Wordsmith Wednesday–Writing Journals

journal #19 random entry #2

Image by paperbackwriter via Flickr

Many how-to books on writing and professors of poetry or creative writing advise their readers and students to maintain a writing journal. It’s a practice I’ve found invaluable in the past and, with good intentions, I slipped a small note-book into my suitcase to bring along on vacation with the hopes of cramming its pages full of inspiration. I must confess, however, that the book is as blank as the day I left home as dozens of splendid images slip away into obscurity. And thus my creative muse remains dormant. And so, here on this public forum, I resolve to pick up my pencil and write.

My guess is that many, if not most of you, adhere to this practice on an almost-daily basis. Let’s revisit the value of writing journals and consider some key points that will lift it beyond a mindless routine to a helpful tool for inspiration.

What type of things can be included in a writing journal? Here are a few:

  • Outlines, ideas for articles, short stories or poems, brainstorming;
  • Dialogue and dialect that you’ve overheard in public places;
  • Notes and observations on books you’re reading, TV or movie story lines–what worked and what didn’t;
  • New words that you read or hear;
  • Sensory descriptions of places you visit or people you observe, gritty details;
  • Personality characteristics of people you know or meet, character development ideas;
  • Possible setting locations in which to stage your scenes;
  • First sentence, opening lines that might lead you to a story;
  • Overused clichés and common grammatical errors that you encounter;
  • Things you see or experience that may serve as a metaphor or simile;
  • Photos and images from publications that tickle your imagination;
  • Notes about writing how-to’s and poetic forms.

I like to use a sketch book with almost-legal size pages to rough-draft my poetry. This allows for sketching, pasting and all kinds of creative experimentation.

Please join in the conversation in the comments section of this post. Do you use a writing journal? What do you journal about? How often? Any suggestions that will help your fellow writers?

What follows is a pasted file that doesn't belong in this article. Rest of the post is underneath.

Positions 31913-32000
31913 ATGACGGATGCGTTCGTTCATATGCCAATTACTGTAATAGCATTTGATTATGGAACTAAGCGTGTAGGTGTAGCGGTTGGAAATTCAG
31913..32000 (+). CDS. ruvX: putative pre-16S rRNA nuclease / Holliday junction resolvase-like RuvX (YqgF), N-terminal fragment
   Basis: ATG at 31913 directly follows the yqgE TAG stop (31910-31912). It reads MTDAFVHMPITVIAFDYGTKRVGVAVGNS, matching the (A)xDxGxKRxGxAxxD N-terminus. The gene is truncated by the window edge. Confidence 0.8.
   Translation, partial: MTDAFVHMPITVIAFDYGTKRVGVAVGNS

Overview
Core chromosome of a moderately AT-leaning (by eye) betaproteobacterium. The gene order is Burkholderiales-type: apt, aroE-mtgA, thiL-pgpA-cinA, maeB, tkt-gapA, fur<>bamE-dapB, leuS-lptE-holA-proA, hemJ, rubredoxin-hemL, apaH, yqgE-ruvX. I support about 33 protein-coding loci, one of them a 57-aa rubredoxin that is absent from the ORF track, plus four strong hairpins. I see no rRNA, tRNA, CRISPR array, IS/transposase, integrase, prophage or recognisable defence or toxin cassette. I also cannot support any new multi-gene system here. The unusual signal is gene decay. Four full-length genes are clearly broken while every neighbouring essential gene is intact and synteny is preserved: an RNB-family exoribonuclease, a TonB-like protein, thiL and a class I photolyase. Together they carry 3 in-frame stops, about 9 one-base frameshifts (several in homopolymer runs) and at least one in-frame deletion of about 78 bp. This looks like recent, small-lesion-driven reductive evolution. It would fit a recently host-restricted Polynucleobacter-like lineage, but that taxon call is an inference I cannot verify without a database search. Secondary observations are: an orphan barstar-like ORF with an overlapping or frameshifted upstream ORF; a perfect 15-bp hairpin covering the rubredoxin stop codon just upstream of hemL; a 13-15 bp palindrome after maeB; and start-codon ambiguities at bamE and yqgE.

We look forward to anything you are able to share.

Wordsmith Wednesday–Kindling Creativity

The flame of wisdom

Image via Wikipedia

Many of us experience creative slumps, but I do believe that there are steps we can take to invite the muse back into our writing lives. Here are just a few remedies that have helped me in the past:

  • Brainstorm with a friend, or alone if you prefer. This is especially effective if you are writing fiction and the story line has come grinding to a halt. If you participate in an on-line community, you may discover inspiration with the help of one of your blogging buddies.
  • Switch genres. Move outside your comfort zone and write a brief poem, short story or an article…whichever you don’t write on an ordinary basis.
  • Go back to a piece of writing that you previously abandoned and revise/edit/resuscitate.,
  • Take a break. Go for a walk in nature, browse a museum or art gallery, a thrift store or garage sale. You will find a wealth of subject matter to explore.
  • Choose random words from a dictionary or book and use them as in a paragraph, poem or flash fiction.   Allow your subconscious to do the choosing. You will be surprised to find that a theme often emerges.
  • Put your manuscript aside and take a break from writing for a day or two, or longer. But set a deadline to return.
  • If you write poetry, try a form that is new to you, or free verse if you usually write form poetry.
  • Maintain a daily writing journal and every evening jot down a few details of things you’ve observed, tidbits of conversations you’ve had or overheard, events that took place. When you’re stuck, go digging in your collected musings for something that ignites a spark.
  • Keep a file of work that you’ve edited out of previous manuscript or poems. Go back, select one and use it as a launch pad for an entirely new project.

I hope you find something in this to jump-start your writing if and when it stalls. Would you do me a favor? If you have suggestions or technique  that help you, would you share it in comments?

Thank you as always for visiting my blog.